Specializing an Existing Control

You'll create a customized button class that keeps track of how often it has been clicked. To begin, open a new project in Visual Studio .NET. In the Project Type window, choose your language of choice, and in the Templates window, choose Windows Control Library. Be sure to set an appropriate location, and name the library CountedControl.

This example is similar to a custom control demonstrated in Programming ASP.NET, but there are significant differences in how custom controls are created for use with Windows Forms.

You are placed in the designer for a user control. That isn't quite what you want (you'll be creating a user control in the next example), but it isn't a problem. Right-click on the form and choose View Code. Modify the class name to CountedButton and the base class from UserControl to Button:

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public class CountedButton : System.Windows.Forms.Button

figs/vbicon.gif

Public Class CountedButton
 Inherits System.Windows.Forms.Button

In C#, you must also modify the constructor so it has the same name as the class:

figs/csharpicon.gif

public CountedButton( )

While you are at it, change the filename from UserControl1 to CountedButton.cs or CountedButton.vb.

When you change the base type from UserControl to Button, Visual Studio .NET will no longer use the Forms Designer in Design view. You'll add to the new derived button type entirely through code.

Override the OnPaint method to draw the number of times the button was clicked:

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protected override void OnPaint (PaintEventArgs e)
{
 if ( numClicks = = 0 )
 this.Text = "Never been clicked";
 else
 this.Text = "Clicked " + numClicks + " times";
 
 base.OnPaint(e);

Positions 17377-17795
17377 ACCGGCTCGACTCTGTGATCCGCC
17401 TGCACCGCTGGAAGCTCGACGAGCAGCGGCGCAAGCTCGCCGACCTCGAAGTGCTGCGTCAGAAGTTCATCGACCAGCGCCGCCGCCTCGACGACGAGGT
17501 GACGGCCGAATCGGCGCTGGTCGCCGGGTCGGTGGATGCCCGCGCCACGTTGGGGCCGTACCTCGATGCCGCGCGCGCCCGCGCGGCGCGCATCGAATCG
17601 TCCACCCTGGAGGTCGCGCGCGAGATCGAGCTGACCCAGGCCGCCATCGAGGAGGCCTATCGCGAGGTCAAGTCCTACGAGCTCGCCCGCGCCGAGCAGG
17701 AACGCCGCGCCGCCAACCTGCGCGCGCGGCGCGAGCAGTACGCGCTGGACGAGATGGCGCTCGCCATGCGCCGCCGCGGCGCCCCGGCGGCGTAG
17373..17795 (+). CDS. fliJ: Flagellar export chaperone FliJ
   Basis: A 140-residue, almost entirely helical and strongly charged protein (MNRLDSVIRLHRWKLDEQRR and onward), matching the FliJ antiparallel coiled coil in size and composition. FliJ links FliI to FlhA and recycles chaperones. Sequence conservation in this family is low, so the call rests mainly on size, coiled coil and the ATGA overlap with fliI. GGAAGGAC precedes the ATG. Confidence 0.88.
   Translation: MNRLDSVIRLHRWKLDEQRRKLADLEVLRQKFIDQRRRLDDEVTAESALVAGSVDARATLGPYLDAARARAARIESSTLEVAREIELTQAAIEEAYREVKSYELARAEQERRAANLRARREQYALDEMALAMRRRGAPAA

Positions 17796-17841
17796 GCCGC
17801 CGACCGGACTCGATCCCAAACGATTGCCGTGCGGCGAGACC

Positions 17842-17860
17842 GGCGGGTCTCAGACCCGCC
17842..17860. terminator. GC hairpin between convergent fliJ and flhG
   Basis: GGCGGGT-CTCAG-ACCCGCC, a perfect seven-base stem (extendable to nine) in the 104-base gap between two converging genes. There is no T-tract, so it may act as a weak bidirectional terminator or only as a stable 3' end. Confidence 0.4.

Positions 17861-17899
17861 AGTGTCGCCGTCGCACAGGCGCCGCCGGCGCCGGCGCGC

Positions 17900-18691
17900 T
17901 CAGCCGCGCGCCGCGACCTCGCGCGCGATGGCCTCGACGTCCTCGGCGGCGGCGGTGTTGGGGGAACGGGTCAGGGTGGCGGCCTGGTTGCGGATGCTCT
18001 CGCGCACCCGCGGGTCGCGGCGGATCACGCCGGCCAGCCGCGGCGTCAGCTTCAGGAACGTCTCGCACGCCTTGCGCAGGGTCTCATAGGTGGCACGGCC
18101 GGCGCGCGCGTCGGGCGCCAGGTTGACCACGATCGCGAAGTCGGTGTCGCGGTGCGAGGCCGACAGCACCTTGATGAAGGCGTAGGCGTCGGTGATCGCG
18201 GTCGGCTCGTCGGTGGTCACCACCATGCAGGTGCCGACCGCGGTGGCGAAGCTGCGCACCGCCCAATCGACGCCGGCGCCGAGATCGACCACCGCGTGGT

}

figs/vbicon.gif

Protected Overrides Sub OnPaint(ByVal e As PaintEventArgs)
 If numClicks = 0 Then
 Me.Text = "Never been clicked"
 Else
 Me.Text = "Clicked " & numClicks & " times"
 End If
 MyBase.OnPaint(e)
End Sub

Finally, override the on-click method to update the number of clicks, and invalidate the button so it will be repainted.

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protected override void OnClick( EventArgs e )
{
 numClicks++;
 Invalidate( );
 base.OnClick(e);
}

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Protected Overrides Sub OnClick(ByVal e As EventArgs)
 numClicks = numClicks + 1
 Invalidate( )
 MyBase.OnClick(e)
End Sub

That's all there is to it! Build your control, and you are ready to test it. The complete source code for the custom control in C# is shown in Example 17-1 and the VB.NET version is shown in Example 17-2.

Example 17-1. Custom derived control (C#)

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using System;
using System.Collections;
using System.ComponentModel;
using System.Drawing;
using System.Data;
using System.Windows.Forms;
 
namespace CountedButtonCS1
{
 // change the base class to button
 public class CountedButton : System.Windows.Forms.Button
 {
 private System.ComponentModel.Container components = null;
 private int numClicks = 0; // keep track of number of clicks
 
 public CountedButton( )
 {
 InitializeComponent( );
 }
 
 // override OnPaint to display the number of clicks
 protected override void OnPaint (PaintEventArgs e)
 {
 if ( numClicks = = 0 )
 this.Text = "Never been clicked";
 else
 this.Text = "Clicked " + numClicks + " times";
 
 base.OnPaint(e);
 }
 
 // when the button is clicked update the counter
 // and invalidate the control
 protected override void OnClick( EventArgs e )
 {
 numClicks++;
 Invalidate( );
 base.OnClick(e);
 }
 
 
 /// 

/// Clean up any resources being used. ///

protected override void Dispose( bool disposing ) { if( disposing ) { if( components != null ) components.Dispose( ); } base.Dispose( disposing ); } #region Component Designer generated code #endregion } }

Example 17-2. Custom derived control (VB.NET)

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' change the base class to button